The California Introduction Machine

Joel Fox
Editor of Fox & Hounds and President of the Small Business Action Committee

Much is made during presidential election periods that the state is merely an ATM machine for candidates. As a solid blue state that has not voted for a Republican for the White House since 1988, California is considered safe for whoever the Democratic nominee will be (we’re talking to you, Hillary Clinton.)

Yet, candidates from both major parties come to the Golden State for the gold – dollars for their campaign accounts.

In this coming election, however, at least on the Republican side, the race is wide open. Before GOP candidates can hit up the California ATM machine, many need to introduce themselves to California voters and donors. And that’s been happening now.

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California Tax Freedom Day Comes Late Again

George Runner
Member of the California State Board of Equalization, District 1

California lags behind much of the country when it comes to high taxes and creating an atmosphere that allows businesses to create jobs.

Another area where California fails to meet the national standard—National Tax Freedom Day. This year, California residents will work nine days longer than the national average to meet their annual tax obligation.

California’s byzantine tax structure continues to create a difficult economic environment in which to live and work. Unfortunately, Californians must work 123 days to pay their tax bill. We can do better.

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Glazer vs. Bonilla 7th Senate District Battle Reflects New Political Split in California

Ed Ring
Executive Director, California Public Policy Center

California’s politics remain polarized, but not just via the traditional division of Republicans vs. Democrats. As reported here two months ago in the post “Issue of Government Unions Divide Candidates More Than Party Affiliation,” there were two California State Senate contests that remained unresolved after the November 2014 election. One of them, pitting Republican John Moorlach against Republican Don Wagner for the 37th Senate District, was settled on March 17th. Moorlach, who has fought to restore financial sustainability to public employee pension systems, was opposed by government unions. Wagner, also a conservative, but less outspoken than Moorlach on the issue of pension reform, was endorsed by government unions. Moorlach won.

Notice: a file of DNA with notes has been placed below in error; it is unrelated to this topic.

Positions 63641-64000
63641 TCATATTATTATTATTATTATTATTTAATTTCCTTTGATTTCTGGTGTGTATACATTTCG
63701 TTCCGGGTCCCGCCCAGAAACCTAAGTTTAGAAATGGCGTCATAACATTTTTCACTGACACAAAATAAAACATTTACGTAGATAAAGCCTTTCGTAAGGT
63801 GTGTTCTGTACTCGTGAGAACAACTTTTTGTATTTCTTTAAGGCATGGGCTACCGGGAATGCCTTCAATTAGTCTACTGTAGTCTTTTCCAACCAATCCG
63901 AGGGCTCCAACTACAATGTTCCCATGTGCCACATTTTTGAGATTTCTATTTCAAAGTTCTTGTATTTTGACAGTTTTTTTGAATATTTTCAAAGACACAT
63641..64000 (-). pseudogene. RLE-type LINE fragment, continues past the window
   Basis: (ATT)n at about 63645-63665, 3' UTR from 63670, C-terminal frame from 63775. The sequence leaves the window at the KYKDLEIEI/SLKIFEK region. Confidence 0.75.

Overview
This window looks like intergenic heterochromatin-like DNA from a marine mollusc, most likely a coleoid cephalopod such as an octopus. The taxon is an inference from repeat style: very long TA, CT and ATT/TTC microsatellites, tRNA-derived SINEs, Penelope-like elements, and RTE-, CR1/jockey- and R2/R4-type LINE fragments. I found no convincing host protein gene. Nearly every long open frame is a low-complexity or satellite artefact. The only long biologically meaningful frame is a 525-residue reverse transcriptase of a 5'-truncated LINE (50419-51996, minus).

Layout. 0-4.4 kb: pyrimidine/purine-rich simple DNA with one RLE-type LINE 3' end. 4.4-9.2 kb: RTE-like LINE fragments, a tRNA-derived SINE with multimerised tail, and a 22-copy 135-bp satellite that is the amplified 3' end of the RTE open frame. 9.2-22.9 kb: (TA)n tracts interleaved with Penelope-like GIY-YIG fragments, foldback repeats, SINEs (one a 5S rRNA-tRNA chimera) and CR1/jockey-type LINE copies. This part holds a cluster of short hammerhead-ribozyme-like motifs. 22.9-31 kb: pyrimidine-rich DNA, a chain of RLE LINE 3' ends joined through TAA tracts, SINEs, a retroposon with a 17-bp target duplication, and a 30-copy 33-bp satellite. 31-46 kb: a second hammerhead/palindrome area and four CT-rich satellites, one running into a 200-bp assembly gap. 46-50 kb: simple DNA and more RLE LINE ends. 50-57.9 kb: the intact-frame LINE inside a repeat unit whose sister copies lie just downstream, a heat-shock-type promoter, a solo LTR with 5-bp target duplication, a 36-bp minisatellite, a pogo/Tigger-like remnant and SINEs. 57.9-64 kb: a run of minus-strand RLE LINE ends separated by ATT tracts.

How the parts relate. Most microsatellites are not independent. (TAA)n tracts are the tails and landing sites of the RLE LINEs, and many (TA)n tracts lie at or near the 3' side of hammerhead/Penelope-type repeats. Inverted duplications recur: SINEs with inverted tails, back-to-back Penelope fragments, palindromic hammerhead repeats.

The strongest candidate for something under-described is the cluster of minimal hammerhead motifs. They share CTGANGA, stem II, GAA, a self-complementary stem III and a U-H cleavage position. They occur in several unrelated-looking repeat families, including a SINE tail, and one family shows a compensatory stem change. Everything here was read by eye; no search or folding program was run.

The other race, originally pitting three Democrats against each other for the 7th Senate District, has narrowed to a contest between two candidates that will be settled on May 19th, Democrat Steve Glazer vs. Democrat Susan Bonilla.

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Your Voice Can Make A Difference

Tom Scott
Executive Director, California Citizens Against Lawsuit Abuse

I have been involved in the fight to end lawsuit abuse for quite some time and grassroots supporters always ask me whether meeting, calling, or writing to their legislators will make a difference. With all the talk of special interest influence and the effect of campaign contributions, it is easy to understand why individual citizens might question if their voice will make a difference.

The answer to that question is clear: yes, the voices of grassroots supporters of lawsuit reform can make a difference. We saw evidence of that this week, when members of the Assembly Judiciary Committee considered critical bills to curb “shakedown” lawsuits alleging violations of the Americans With Disabilities Act (ADA).

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California’s Latino Voter Turnout: What Happened?

Tony Quinn
Political Analyst

Has the “Sleeping Giant” gone back to sleep, and will the Giant wake up for in time for 2016? Since passage of the controversial anti-illegal immigrant Proposition 187 in 1994, Latino voter turnout in California has mushroomed and with it Latino political clout. That is, until 2014 when turnout took a dive and many Latinos suddenly lost interest in voting.

Much was written about the awakened “sleeping giant” of Latino voters rushing to the polls after 1994, and indeed they did. A major reason for the collapse of California’s once vibrant Republican Party was Latino anger over Proposition 187 that was championed by former GOP Gov. Pete Wilson.

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The Empire is Back

Joe Mathews